Commentary: Unless you plan to shoot the viruses one by one, gun shops aren't essential services
AP

Commentary: Unless you plan to shoot the viruses one by one, gun shops aren't essential services

  • 0
{{featured_button_text}}
A line at the Martin B. Retting gun store in Culver City, Calif., on Sunday, March 15, 2020 extends out the door and around the corner.

A line at the Martin B. Retting gun store in Culver City, Calif., on Sunday, March 15, 2020 extends out the door and around the corner. (Francine Orr/ Los Angeles Times/TNS)

We're in the midst of a pandemic, with residents in many states around the country - including California - under orders to remain at home except for essential trips to essential businesses.

A run to the drugstore for a prescription is still allowed, for obvious reasons. So is going the grocery store to stock up on food.

But how about a quick trip to the nearest gun shop for a new .38 and some ammo? Should that be allowed when we're all being told to stay home?

Well, according to gun advocates - including, naturally, the National Rifle Association - it should be. They are pushing for shutdown order exemptions for gun shops, arguing that they provide an essential service during a pandemic.

That's ludicrous. Unless you plan on shooting those little coronaviruses one by one, no, gun shops are not providing an essential service during a pandemic. They are profiting from the marketing of fear - get armed now before the desperate hordes invade your neighborhood in search of toilet paper!

There is confusion over this issue, as a result of how these different decrees have been framed and delivered in different states. The Trace, a nonprofit news site devoted to covering gun violence, is keeping track state by state.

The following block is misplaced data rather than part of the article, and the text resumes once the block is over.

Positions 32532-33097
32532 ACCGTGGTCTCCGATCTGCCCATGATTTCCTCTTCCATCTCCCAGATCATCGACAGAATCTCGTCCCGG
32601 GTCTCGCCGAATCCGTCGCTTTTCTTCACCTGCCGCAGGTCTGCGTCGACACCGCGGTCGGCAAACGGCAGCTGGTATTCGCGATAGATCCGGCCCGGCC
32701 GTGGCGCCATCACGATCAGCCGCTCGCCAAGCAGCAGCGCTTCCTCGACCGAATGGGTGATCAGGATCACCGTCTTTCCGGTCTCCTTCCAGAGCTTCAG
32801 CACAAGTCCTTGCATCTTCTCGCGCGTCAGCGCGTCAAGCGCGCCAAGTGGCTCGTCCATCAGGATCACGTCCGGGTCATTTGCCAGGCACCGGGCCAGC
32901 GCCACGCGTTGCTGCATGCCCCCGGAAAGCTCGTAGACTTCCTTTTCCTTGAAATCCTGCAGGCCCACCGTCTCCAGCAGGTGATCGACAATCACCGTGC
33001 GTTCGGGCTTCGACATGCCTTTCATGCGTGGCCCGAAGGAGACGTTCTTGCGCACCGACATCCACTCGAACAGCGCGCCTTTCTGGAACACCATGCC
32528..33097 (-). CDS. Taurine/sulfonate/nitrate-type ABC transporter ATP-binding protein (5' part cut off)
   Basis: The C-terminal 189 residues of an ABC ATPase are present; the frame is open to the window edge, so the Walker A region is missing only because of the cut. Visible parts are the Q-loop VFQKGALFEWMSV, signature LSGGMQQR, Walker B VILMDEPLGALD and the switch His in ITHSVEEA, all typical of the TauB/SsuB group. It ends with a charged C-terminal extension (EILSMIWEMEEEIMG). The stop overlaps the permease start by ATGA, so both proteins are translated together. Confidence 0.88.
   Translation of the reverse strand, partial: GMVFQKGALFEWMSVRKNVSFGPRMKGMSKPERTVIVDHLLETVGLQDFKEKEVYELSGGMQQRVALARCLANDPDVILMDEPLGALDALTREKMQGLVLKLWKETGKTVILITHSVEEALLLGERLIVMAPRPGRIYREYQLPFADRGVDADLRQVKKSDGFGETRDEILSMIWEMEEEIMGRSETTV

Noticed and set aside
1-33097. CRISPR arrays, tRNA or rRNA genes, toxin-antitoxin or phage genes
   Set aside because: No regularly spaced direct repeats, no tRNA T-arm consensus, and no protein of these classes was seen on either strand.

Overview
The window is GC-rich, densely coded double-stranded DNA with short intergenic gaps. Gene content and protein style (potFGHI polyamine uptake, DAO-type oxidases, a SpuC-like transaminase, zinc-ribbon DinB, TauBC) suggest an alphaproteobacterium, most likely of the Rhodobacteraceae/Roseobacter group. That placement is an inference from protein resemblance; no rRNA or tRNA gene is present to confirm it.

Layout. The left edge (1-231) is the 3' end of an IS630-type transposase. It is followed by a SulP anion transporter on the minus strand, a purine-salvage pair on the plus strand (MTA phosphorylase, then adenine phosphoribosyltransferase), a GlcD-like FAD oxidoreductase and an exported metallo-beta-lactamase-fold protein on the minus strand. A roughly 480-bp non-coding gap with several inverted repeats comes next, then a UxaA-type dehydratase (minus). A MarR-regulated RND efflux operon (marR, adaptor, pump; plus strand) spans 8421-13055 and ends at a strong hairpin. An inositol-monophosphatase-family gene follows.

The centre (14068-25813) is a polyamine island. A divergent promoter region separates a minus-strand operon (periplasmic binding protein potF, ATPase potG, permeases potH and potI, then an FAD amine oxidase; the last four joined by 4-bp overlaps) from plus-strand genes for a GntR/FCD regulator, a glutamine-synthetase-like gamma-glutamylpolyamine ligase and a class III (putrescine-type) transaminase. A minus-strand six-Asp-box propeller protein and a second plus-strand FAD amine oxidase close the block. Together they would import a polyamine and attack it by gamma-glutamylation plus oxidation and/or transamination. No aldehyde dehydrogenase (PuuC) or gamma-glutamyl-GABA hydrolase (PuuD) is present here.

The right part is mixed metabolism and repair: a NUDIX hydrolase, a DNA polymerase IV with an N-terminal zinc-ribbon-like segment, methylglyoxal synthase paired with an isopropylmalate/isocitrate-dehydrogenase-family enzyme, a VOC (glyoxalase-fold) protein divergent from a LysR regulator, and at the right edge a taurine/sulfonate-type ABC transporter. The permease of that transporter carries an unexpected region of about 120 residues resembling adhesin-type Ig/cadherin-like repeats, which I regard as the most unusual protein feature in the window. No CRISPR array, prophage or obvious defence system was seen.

Here in California, Gov. Gavin Newsom's stay-at-home order exempted a range of operations from the shutdown order, but that list didn't include gun shops. Yet absent a specific order to shut their doors, some have stayed open.

Over the last few days, Los Angeles County Sheriff Alex Villanueva began ordering gun shops to close, deeming them nonessential under the stay-at-home order. But then he said the "county's top lawyer" advised that such shops could remain open, so he gave up and said it was up to Newsom's office to say yay or nay on the gun shops.

The governor needs to say nay, and soon.

The U.S. Supreme Court ruled in the 2008 District of Columbia vs. Heller case that the Second Amendment protects the right of an individual to own a firearm in the home for self-protection. It was an atrocious decision that ran contrary to decades of jurisprudence, but as long as that's the current standard, we're stuck with it.